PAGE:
Politics /

North Korea’s Workers’ Party hosted a rare meeting that resulted in the nation’s leader, Kim Jong-un, being awarded a symbolically important position solidifying his authoritarian grip on the nation. It’s been almost a decade since Kim succeeded his father, Kim Jong-il, becoming the third member of the Kim dynasty to rule the country.

But this past weekend, only days after his 37th birthday, Kim was anointed the ruling party’s General Secretary, a post once held by his father and his grandfather, Kim Il-sung.

Takeover Displays Kim’s Growing Confidence

Some analysts have concluded that this move was intended to strengthen his grip on power. Yang Moo-jin, a professor at the University of North Korean Studies in Seoul, told the Guardian¬†that Kim’s takeover “shows his confidence, that he has now officially joined the ranks of his father and grandfather.”

According to the Charter of the Workers’ Party of Korea, the General Secretary is the Supreme Leader of the Workers’ Party. The Party Congress nominates and elects the General Secretary. The Party Conference is also allowed to nominate and subsequently elect the General Secretary. What this means in practice is that the General Secretary is also a member of the Presidium of the Political Bureau, which is a committee consisting of the top leadership of the Workers’ Party of Korea.

Kim will also act as head of the Executive Policy Bureau. This body manages the work of the Politburo of the Workers’ Party and its Presidium, headed by the Chairman and made up of party secretaries.

Kim’s Made it Clear He’s King of the Castle

Kim has expanded his influence over the management of the Workers’ Party and his latest actions indicate that he has centralized his power base. His recent changes also provide observers with a hint as to what his policy concerns are going to be over the next few years. First Vice Foreign Minister Choe Son Hui, who was involved in negotiations with Washington, has not been elected to the Politburo. No diplomatic official has been appointed to one of the seven newly created secretary posts. This proves that Kim will focus on economic sanctions and the effects of COVID-19 instead of foreign policy. It is more than likely that he will concentrate on building up Pyongyang’s military forces too.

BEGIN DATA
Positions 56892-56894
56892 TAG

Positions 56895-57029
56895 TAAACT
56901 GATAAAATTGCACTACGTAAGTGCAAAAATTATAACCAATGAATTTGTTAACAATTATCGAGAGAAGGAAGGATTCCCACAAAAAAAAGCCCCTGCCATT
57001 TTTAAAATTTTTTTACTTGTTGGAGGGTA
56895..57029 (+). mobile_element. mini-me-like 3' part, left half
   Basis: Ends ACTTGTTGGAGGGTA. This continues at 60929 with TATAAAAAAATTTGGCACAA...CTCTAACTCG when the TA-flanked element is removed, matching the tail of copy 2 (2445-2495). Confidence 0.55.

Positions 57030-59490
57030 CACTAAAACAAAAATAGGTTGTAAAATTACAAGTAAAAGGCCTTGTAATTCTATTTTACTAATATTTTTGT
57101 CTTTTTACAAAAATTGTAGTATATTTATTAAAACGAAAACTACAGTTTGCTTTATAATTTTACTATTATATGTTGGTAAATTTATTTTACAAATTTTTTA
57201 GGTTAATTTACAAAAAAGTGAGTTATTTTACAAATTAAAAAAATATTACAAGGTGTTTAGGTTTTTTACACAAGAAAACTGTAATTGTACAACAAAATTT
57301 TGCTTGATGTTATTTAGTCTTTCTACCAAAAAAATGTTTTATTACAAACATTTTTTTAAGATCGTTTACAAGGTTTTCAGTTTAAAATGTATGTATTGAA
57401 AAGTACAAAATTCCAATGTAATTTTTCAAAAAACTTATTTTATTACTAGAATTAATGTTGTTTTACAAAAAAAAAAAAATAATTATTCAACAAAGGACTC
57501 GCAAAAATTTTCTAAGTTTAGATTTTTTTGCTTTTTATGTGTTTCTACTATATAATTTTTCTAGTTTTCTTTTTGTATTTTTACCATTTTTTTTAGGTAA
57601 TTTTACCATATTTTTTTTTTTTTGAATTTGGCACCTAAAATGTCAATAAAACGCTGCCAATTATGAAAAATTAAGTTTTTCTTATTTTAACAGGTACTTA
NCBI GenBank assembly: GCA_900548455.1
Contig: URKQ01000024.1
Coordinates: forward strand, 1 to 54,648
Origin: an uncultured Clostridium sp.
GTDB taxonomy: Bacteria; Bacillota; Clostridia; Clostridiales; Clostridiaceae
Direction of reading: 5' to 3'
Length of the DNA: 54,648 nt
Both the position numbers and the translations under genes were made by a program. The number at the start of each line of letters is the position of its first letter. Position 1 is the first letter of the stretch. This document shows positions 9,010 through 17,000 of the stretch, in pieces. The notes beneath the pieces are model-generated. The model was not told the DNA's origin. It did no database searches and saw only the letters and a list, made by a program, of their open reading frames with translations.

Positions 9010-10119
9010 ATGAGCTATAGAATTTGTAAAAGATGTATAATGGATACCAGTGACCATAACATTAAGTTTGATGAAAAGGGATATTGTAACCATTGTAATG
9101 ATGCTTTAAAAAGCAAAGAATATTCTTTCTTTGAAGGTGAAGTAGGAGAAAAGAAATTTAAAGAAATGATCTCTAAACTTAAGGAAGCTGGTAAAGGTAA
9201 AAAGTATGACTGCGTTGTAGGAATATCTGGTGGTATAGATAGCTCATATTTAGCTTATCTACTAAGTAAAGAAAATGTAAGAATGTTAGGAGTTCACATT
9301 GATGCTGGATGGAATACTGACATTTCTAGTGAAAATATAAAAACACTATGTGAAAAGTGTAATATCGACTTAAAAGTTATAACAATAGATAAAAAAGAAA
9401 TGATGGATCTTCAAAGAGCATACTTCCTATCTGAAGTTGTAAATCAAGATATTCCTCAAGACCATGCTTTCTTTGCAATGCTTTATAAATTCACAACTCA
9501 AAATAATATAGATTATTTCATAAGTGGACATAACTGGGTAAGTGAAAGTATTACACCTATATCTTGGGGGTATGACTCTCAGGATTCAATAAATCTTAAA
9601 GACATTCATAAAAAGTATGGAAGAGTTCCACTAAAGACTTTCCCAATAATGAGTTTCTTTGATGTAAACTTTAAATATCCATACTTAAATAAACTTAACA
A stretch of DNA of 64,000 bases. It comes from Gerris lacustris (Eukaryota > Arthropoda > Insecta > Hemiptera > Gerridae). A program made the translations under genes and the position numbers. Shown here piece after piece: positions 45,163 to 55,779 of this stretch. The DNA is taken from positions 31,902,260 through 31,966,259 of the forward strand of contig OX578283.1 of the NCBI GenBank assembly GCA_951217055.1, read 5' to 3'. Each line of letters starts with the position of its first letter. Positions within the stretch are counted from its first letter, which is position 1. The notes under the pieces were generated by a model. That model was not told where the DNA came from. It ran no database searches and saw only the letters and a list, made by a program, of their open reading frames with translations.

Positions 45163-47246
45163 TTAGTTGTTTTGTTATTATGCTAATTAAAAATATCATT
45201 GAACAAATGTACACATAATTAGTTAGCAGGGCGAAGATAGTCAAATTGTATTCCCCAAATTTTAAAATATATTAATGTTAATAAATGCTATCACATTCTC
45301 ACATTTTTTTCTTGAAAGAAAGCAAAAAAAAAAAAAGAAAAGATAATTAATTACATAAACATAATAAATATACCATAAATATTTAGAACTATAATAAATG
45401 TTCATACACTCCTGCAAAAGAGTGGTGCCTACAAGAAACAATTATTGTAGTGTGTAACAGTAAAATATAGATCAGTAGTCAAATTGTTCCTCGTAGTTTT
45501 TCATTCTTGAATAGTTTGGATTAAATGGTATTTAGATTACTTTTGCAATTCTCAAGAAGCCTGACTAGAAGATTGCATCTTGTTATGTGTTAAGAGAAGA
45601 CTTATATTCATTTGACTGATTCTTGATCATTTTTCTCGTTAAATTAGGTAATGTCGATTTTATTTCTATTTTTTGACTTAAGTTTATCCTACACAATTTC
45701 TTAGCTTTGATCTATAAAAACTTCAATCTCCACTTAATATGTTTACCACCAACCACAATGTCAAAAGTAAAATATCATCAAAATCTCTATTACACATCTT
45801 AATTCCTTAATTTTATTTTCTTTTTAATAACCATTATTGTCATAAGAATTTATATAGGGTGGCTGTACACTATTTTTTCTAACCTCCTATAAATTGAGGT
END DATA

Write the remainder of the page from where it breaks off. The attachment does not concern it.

Despite the fact that Kim has not hurled any insults toward Joe Biden, the incoming US President, he still labeled the US as North Korea’s ‘biggest enemy’ during the first Congress of the Workers’ Party in five years. His challenge to Washington included the prospect of a nuclear-powered submarine, now supposedly in the testing stage. He also intends to build on existing nuclear technology with smaller nuclear warheads.

Kim Intends to Take Full Control of His Country’s Destiny

Although Kim will be focusing on domestic issues, he is still open to the prospect of denuclearization so long as Washington ends its “aggressive” policies toward Pyongyang. US President Donald Trump’s move to meet Kim was ballsy, but it failed to persuade Kim to end his nuclear program. Unless Biden can somehow end the current deadlock, there is no reason why the North Korean leader won’t continue to build up his country’s military arsenal.

What is also interesting is that the North Korean leader removed his sister, Kim Yo-jong, from the Politburo, yet she retained her membership of the Central Committee. Some may argue that this could be interpreted as a demotion, but Yo-jong exercised considerable influence during Kim’s summits with the Trump administration, so it is more than likely that she will oversee Pyongyang’s relations with South Korea.

The timing of Kim’s latest actions is no coincidence. They come just as Joe Biden is about to be sworn in as the next US President. What they also suggest is that Kim intends to take full control of North Korea’s destiny.